Bringing people together is probably the thing the web does best of all. I’ve writtenpreviously about how this easy of community can do wonders for behavioral change towards healthier lifestyles.
For instance, a study found that members of an online community geared towards sexual health promotion behaved much better and for a prolonged period than a control group.
It’s prompted a wave of communities to emerge for all manner of causes and behaviors, whether it’s helping cancer patients or those looking to improve their fitness.
A recent study from researchers at Northwestern University highlights how effective community support is for those looking to lose weight.
It found that when dieters were regularly engaging with fellow members of an online dating community, they lost significantly more weight than those who were dieting alone.
“Our findings suggest that people can do very well at losing weight with minimal professional help when they become centrally connected to others on the same weight loss journey,” the authors say.
The study is believed to be the first to use data from an online weight management program to explore how social engagement between members impacts the success of dieters.
It emerged that those who remained largely solitary in their activity (at least in an online sense) managed to lose around 5 percent of their body weight over a six month period. This rose to 7 percent when members engaged a little, and 8 percent for those who were engaging the most.
“There is an almost Facebook-like social network system in this program where people can friend each other and build cliques,” the authors say. “In this case, we found the larger your clique, the better your outcomes.”
The researchers used data from the CalorieKing website to gauge things such as the number of recorded weigh-ins, how many friendship requests members received, online communication between members and so on. No personal data was recorded (age, gender etc.)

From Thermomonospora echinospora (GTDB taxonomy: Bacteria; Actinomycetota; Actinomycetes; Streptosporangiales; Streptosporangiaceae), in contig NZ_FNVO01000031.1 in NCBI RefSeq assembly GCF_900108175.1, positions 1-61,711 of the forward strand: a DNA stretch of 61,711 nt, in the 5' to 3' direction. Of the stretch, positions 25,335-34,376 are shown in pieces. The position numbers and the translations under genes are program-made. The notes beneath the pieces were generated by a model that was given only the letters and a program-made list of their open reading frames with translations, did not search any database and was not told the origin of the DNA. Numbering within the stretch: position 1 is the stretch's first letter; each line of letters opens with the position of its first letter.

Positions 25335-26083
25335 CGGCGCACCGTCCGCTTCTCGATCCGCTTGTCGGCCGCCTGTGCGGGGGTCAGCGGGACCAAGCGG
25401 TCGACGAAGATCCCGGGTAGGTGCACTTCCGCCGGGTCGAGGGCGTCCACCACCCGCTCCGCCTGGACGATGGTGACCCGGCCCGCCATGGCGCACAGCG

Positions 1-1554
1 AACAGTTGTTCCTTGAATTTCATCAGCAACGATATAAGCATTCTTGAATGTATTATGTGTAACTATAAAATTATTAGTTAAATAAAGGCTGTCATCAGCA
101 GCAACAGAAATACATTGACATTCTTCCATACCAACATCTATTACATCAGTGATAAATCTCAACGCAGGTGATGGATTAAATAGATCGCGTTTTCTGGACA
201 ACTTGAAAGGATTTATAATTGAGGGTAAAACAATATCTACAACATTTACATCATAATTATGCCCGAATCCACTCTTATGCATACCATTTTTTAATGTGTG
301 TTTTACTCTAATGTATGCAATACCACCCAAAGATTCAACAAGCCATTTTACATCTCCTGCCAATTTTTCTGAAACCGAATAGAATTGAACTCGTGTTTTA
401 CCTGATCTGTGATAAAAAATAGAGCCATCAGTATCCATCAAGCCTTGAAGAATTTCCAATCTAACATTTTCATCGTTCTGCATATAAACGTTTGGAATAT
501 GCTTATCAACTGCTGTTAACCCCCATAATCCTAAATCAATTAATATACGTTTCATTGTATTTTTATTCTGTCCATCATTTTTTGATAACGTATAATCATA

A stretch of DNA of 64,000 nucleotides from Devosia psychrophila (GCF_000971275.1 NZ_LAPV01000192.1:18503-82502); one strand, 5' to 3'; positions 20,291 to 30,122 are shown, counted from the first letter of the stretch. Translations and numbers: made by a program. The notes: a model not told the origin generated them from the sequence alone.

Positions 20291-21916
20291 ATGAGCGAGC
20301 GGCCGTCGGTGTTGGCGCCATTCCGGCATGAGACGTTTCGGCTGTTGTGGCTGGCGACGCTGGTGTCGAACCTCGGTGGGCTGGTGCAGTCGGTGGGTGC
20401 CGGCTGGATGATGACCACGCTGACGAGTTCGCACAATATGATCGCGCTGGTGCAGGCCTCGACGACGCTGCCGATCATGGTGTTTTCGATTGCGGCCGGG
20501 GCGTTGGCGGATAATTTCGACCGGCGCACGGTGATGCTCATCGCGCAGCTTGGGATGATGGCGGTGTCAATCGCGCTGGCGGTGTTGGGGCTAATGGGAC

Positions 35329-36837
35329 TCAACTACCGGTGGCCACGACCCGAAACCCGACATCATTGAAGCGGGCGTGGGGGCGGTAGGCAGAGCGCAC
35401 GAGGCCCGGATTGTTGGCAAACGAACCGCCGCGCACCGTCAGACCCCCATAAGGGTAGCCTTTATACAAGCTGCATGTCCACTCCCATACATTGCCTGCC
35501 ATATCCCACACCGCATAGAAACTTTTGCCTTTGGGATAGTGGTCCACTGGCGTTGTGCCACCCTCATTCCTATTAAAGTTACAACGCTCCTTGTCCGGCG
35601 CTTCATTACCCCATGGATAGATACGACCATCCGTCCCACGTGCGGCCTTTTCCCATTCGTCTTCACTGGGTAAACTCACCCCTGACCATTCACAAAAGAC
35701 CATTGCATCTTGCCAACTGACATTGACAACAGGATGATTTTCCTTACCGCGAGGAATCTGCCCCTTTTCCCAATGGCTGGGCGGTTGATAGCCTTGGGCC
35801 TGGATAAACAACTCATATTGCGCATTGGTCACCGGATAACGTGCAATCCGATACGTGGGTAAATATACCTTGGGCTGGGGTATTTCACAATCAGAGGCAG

“We found that the frequency with which you report your weight is a good indictor of positive outcomes,” the authors say. “If you monitor your weight, you are engaged.f you communicate online with other people you are even more engaged, and when you need support you might be able to get it. There are some nice characteristics about this social network.”
Suffice to say, lifestyle change is generally required for sustained weight loss, so taking a dedicated approach to this shift is widely regarded as the best approach. Whilst such dedication was therefore to be expected, the importance of social support was more surprising.
“In the clinic, we don’t have the ability to connect people with such a large network of others on the same journey to lose weight,” the authors say. “I was very surprised by how lawfully each step-up in social connectedness translated into greater weight loss. We could clearly see the benefit of the online social network for weight-loss success.”
The authors believe that this community support effect could have similar implications for other programs of behavioral change, such as depression or alcoholism.
“Modern life is so complex and stressful, to go somewhere for a meeting is often not practical,” they conclude. “It is hopeful that this alternative approach, of going online for support, could work.”